Sure, the city council elections are still more than seven months away, but candidates are starting to file, and none may be more significant than Ann Margolin. After spending a year on the Dallas Park and Recreation Board representing District 13, Margolin quit the board and filed to replace Mitchell Rasansky, who is leaving in June because of term limits.
And with all due respect to Raj Narayanan, an aerospace consultant who has already put up $20,000 of his own dough in a bid for Rasansky’s seat, we’re calling this race all but over. With Rasansky and Donna Blumer as honorary campaign co-chairs, Ebby Halliday as campaign treasurer, Tom Dunning and Lee Jackson as campaign finance co-chairs, and support from Ron Kirk, Laura Miller, John Scovell, Florence Shapiro, John Corona and Maurine Dickey, Margolin shouldn’t have any problems fighting off Narayanan or anyone else who comes along.
Margolin not only brings experience from the Park Board, but she also spent two years on the Dallas City Planning and Zoning Commission approximately 20 years ago, which she calls “the minor leagues” of the city council. Additionally, Margolin was appointed to the North Dallas Chamber of Commerce by Kay Bailey Hutchison and was active there in the 1990s. Perhaps most notably, Margolin was named to the Parkland Hospital Board in 1988 and was later elected as the first woman chair of the board, eventually spending more than six years as a board member.
A Dallas resident for more than 30 years and District 13 resident for almost 25 years, Margolin has an MBA and has been investing in real estate and small businesses for the last 10 years. She says the expectation of her district’s seat has become that of a fiscal conservative, which she has no problem with. Margolin says she was known to focus on the budget while on the Parkland Hospital Board and learned a lot while on the Park Board, such as how bond packages build costs into subsequent budgets. “I’m wise to that now,” she tells Unfair Park.
Margolin sees herself as an independent voice and likes that Rasansky is willing to be the lone vote against some items. If elected, she hopes to be named to the council’s Public Safety Committee so she can better understand how the police department works and make sure officers are being deployed efficiently and correctly.
“Just because you’re willing to add officers and spend more money doesn’t mean you don’t need the oversight and questioning to make sure that money is being spent wisely and that officers are being used to maximum capacity,” she says.
A regular Republican donor, Margolin also contributed $100 to Mayor Leppert’s campaign. But she stresses that she won’t be a Leppert robot, noting that she brings a common sense approach and was the single opposing vote on a handful of items throughout her time on the Park Board. “I’m not going to be anybody’s puppet,” she says.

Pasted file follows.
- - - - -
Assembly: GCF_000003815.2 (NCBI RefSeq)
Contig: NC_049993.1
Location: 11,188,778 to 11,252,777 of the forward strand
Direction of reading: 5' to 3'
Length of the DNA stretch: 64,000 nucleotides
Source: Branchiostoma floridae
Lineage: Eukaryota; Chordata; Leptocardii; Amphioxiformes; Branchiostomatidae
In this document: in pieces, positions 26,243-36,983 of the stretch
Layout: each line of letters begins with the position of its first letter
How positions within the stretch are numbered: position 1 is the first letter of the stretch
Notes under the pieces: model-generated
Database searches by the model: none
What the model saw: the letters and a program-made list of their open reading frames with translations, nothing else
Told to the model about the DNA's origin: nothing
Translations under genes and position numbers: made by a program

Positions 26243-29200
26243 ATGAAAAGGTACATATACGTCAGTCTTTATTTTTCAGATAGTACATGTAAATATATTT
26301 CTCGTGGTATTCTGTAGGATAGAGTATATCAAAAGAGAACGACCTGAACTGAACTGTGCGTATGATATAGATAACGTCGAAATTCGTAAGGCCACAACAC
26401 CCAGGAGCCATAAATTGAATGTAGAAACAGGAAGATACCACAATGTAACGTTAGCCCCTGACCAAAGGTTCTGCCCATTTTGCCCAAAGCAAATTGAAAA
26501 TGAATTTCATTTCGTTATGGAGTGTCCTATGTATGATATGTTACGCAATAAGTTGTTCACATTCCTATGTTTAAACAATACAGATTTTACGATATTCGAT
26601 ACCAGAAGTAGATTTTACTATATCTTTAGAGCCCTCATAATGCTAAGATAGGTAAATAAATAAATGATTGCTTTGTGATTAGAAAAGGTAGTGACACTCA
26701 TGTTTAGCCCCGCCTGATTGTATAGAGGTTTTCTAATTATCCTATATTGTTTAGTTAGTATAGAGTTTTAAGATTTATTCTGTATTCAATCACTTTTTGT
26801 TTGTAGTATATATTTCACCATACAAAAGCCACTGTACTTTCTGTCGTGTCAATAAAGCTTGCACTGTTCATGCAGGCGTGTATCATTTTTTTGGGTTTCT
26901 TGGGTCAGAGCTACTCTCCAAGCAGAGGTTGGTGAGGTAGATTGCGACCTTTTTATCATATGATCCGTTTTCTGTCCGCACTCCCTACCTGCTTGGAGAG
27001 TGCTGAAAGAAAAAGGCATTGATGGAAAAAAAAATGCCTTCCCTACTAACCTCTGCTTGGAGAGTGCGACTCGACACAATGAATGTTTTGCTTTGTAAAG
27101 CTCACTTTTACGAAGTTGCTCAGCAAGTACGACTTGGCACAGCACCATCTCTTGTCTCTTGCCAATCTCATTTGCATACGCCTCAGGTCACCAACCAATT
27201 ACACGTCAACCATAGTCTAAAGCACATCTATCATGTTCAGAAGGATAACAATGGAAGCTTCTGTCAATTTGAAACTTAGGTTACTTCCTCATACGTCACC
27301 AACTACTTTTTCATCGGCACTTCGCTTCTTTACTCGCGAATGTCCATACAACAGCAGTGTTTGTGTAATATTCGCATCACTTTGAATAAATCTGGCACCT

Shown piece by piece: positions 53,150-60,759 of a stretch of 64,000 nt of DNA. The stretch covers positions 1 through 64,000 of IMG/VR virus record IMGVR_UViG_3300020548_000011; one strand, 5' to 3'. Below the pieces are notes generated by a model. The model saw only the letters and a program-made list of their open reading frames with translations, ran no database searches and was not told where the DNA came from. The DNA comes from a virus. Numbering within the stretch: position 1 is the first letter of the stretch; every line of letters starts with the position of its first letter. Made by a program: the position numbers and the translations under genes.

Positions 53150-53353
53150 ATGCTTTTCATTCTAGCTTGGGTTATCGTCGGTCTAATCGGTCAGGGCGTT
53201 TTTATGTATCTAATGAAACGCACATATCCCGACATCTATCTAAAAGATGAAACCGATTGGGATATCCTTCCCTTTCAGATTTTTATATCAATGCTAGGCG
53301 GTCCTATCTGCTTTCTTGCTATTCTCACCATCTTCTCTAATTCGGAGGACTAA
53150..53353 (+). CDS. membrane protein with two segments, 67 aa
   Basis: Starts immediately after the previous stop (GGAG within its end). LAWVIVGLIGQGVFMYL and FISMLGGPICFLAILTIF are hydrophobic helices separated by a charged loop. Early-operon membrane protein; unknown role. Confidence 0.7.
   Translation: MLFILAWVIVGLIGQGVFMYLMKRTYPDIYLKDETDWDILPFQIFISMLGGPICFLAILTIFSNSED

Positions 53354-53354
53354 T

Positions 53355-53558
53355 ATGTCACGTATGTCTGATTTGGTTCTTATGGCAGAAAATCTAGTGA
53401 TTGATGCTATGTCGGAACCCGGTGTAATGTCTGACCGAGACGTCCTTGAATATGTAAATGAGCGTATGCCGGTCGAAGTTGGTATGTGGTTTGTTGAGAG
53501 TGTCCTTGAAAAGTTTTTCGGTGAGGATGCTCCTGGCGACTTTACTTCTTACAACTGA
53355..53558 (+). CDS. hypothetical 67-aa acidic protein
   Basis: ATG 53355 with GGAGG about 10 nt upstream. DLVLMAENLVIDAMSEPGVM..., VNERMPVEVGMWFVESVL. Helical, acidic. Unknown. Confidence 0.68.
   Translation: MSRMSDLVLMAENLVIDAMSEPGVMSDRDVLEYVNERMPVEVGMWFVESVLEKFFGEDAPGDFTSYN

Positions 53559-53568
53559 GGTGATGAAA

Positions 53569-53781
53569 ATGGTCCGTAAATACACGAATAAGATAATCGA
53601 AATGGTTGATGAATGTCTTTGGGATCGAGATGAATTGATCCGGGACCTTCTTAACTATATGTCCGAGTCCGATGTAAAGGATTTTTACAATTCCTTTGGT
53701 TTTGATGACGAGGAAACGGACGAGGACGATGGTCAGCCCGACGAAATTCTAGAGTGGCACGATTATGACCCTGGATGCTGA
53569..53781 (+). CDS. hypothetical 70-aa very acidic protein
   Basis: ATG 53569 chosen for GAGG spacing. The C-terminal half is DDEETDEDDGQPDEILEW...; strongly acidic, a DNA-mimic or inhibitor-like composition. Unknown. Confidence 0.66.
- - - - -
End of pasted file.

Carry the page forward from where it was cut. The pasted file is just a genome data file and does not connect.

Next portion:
As for Leppert, Margolin says he runs council meetings well, shows respects to the citizens and manages the council well. When asked for his notable accomplishments, she noted that he “got the Trinity done, which was what he wanted to do.” However, Margolin balked at going into the issue further.
“I think he’s a good mayor,” she says. “He’s brought the council together and is very respectful of people.”
With a referendum on the convention center hotel likely to be on the same ballot as the council seats in May, Margolin admits it will be a hot-button issue. She says projections by HVS Consulting provided to the city of 68 percent occupancy and more than $200 average room rates for the hotel “are pretty generous assumptions.” Margolin also says the process of moving forward with plans for the hotel project was “unduly quick,” and comparisons to the hotel in Houston cannot be made because the debt on that hotel is much lower.
“My impression right now is that we are getting into something way over our head that could really pull us down in the long run,” she says. “Now, if someone can show me different, I’d be open to looking at it.”
Margolin says she would rather see downtown be built up to where it makes sense for the private sector to fund the hotel.
“I cannot believe that Tom Leppert or anybody else, if it were their money or their company’s money, would be making this bet,” she says. “It seems to me that we need to be looking at the problems with the convention center.”
She admits that she doesn’t have all of the information but notes that neither do the taxpayers. Margolin says using revenue bonds instead of general obligation bonds was a way to keep voters out of the process.
“If you’re going to issue more than a half billion dollars of debt that citizens of Dallas will be responsible for if this thing fails, I do think that the citizens oughta have a say in it,” she says.
Margolin will be spending the rest of the year fund-raising and gathering support (as if she didn’t have enough already) before formally kicking things off in the new year. --Sam Merten]